SAS Analytics Experience: No Barriers

As humans we feel most at home when we know our places. An anthropologist could explain why we want to understand our role in society, in our family, in our job. Hence, in any social situations we give ourselves labels that define our place: "I'm the bride's uncle" "I'm a marketer" "I work with Bob" "I live down the street".

For a couple of decades, the field of analytics understood its place. It sat in a back room, cared for by technogeeks who built models, crunched numbers, and packaged some bottom-line report for an executive. That executive might have used it or ignored it, may have never met the analyst.

As we have documented on All Analytics over the past five years, analytics are breaking out of that comfortable niche. The technogeeks are learning how to solve real business problems. The executives increasingly understand that all those numbers tell a story. Analytics doesn't have a place, it's everywhere.

That trend is why the upcoming Analytics Experience is a sign of where we are heading. Analytics Experience, presented by SAS, September 12-14 at the Bellagio in Las Vegas, blends what used to be two very separate conferences into a common program.

In the past, SAS offered the annual Analytics conference and the Premier Business Leadership Series during the same week in the same venue but with separate registrations and agendas. In essence, the Analytics conference was for the more technical types and PBLS was for the executive level, the people who had to put data into action.

What SAS recognized and announced last year is that sometimes the number crunchers and data guardians have to step out and learn more about how data impacts business decisions, and sometimes executives need to learn a bit about what goes on behind all those blinking status lights on servers.

Kelly Check
Kelly Check

SAS event organizer Kelly Check said in a recent blog, "Former attendees shared feedback that they wanted more choices; they didn’t want to be limited by their title or organization. They wanted to network with analytics gurus of different backgrounds. So while executives can listen to detailed case studies, students and practitioners can hear big ideas from thought leaders. Every attendee can still customize their agenda for the most beneficial insights."

The agenda, open to all attendees, will feature presentations by companies of all sizes, across industries, on how they are finding business benefits from using analytics for different purposes. Those organizations, according to Check, are "gleaning insights from their data to fight fraud, save lives, save money, understand digital consumption, connect with customers." In addition to the session presentations and training/certification programs, there will be networking opportunities, including a meeting center for face-to-face appointments and a new mobile app that makes socializing fun and easy.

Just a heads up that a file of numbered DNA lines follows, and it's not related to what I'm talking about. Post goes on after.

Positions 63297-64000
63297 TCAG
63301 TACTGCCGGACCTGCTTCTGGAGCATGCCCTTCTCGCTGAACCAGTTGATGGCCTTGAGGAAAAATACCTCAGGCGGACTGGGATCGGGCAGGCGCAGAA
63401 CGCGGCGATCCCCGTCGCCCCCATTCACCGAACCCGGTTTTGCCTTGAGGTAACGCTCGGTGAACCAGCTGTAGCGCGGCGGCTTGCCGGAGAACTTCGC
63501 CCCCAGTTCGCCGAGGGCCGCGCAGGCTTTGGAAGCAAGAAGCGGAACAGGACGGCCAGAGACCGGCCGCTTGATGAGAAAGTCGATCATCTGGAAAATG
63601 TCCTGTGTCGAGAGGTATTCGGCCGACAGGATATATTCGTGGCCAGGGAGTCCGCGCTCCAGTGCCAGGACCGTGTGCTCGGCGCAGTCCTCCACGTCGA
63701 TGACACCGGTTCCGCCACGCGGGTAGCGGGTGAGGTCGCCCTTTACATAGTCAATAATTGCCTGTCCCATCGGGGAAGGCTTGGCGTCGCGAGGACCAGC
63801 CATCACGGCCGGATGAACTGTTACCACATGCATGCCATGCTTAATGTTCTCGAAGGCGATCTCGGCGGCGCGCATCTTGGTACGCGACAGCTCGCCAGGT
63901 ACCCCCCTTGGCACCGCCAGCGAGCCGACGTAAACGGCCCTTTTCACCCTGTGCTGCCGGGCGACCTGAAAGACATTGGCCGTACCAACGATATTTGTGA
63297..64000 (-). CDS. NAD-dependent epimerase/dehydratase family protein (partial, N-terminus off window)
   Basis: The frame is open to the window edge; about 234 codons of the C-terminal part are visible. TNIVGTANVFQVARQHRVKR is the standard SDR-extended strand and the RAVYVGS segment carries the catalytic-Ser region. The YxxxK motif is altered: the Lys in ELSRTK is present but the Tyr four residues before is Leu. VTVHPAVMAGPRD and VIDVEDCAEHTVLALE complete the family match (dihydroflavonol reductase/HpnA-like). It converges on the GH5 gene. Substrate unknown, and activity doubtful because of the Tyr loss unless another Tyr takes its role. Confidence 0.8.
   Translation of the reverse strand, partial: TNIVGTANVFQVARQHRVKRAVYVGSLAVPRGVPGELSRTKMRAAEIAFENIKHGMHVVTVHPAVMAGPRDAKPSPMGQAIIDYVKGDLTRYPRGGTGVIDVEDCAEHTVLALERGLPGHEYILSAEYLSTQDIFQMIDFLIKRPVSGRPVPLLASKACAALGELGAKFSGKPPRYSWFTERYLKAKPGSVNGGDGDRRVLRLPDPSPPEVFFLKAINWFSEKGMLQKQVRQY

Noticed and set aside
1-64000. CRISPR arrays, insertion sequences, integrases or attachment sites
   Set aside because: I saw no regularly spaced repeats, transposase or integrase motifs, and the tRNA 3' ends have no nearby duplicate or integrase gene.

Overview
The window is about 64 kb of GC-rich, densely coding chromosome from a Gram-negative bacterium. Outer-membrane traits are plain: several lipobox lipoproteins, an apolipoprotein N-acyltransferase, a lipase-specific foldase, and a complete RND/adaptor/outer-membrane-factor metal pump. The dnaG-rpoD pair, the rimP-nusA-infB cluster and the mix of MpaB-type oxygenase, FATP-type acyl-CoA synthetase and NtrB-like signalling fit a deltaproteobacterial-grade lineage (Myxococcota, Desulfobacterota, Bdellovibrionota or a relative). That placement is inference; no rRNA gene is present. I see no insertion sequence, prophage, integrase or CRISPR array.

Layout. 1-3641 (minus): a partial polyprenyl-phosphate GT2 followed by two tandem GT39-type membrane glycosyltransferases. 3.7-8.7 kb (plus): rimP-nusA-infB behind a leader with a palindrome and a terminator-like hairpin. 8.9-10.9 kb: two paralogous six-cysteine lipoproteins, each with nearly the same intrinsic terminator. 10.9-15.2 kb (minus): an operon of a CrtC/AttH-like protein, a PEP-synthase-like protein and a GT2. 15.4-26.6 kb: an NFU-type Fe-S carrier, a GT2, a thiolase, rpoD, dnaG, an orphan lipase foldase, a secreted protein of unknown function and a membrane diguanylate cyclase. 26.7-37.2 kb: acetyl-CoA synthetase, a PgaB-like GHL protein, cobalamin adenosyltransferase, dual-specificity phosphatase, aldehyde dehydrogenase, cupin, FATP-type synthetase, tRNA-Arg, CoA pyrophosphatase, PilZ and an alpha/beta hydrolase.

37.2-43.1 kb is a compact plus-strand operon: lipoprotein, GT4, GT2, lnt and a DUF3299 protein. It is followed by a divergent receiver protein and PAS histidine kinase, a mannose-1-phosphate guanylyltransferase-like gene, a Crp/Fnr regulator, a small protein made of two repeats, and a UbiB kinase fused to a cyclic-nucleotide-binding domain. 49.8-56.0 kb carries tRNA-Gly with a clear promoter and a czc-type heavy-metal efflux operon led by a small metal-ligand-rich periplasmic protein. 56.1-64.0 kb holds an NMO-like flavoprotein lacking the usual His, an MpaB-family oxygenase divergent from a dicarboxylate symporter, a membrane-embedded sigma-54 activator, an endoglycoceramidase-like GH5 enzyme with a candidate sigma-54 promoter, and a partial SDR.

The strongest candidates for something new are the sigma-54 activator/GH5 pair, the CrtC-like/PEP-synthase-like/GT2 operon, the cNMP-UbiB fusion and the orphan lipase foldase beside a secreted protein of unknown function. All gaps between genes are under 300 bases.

Jim Goodnight
Jim Goodnight

Plus, there will be mainstage keynote presentations by speakers -- to inform and entertain -- including Jared Cohen, president of Jigsaw and chief advisor to the executive chairman of Alphabet; Paul Ballew, global chief data and analytics officer, Ford Motor Co.; Amber MacArthur, president, Konnekt; Jeremiah Owyang, founder, Crowd Companies; Jake Porway, founder and executive director, DataKind; Erik Qualman, social media and technology expert, and author of Socialnomics; and R. Ray Wang, principal analyst, founder and chairman, Constellation Research.

Keynote speakers also include SAS executives such as founder and CEO Jim Goodnight and Jill Dyché, vice president, SAS Best Practices.

Of course, All Analytics will be onsite posting blogs and highlighting the activity on social media. Watch the A2 site for links to video presentations of many of the addresses. And, for more information about Analytics Experience, check out the SAS website.

James M. Connolly, Editor of All Analytics

Jim Connolly is a versatile and experienced technology journalist who has reported on IT trends for more than two decades. As editor of All Analytics he writes about the move to big data analytics and data-driven decision making. Over the years he has covered enterprise computing, the PC revolution, client/server, the evolution of the Internet, the rise of web-based business, and IT management. He has covered breaking industry news and has led teams focused on product reviews and technology trends. Throughout his tech journalism career, he has concentrated on serving the information needs of IT decision-makers in large organizations and has worked with those managers to help them learn from their peers and share their experiences in implementing leading-edge technologies through publications including Computerworld. Jim also has helped to launch a technology-focused startup, as one of the founding editors at TechTarget, and has served as editor of an established news organization focused on technology startups and the Boston-area venture capital sector at MassHighTech. A former crime reporter for the Boston Herald, he majored in journalism at Northeastern University.

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Re: Those Blinking LIghts
  • 8/24/2016 2:15:10 PM

True that a clearer understanding by executives benefits all in the loop, challenging all and empowering all. Mutual understanding of each other's capabilities and challenges leads to greater efficiency.

Those Blinking LIghts
  • 8/22/2016 10:15:31 AM

As noted it is beoming more and more a moderen rule of thumb that  "executives need to learn a bit about what goes on behind all those blinking status lights on servers." This new idea in conferences should help move that premise along. It shall be interesting to hear some of the keynoters.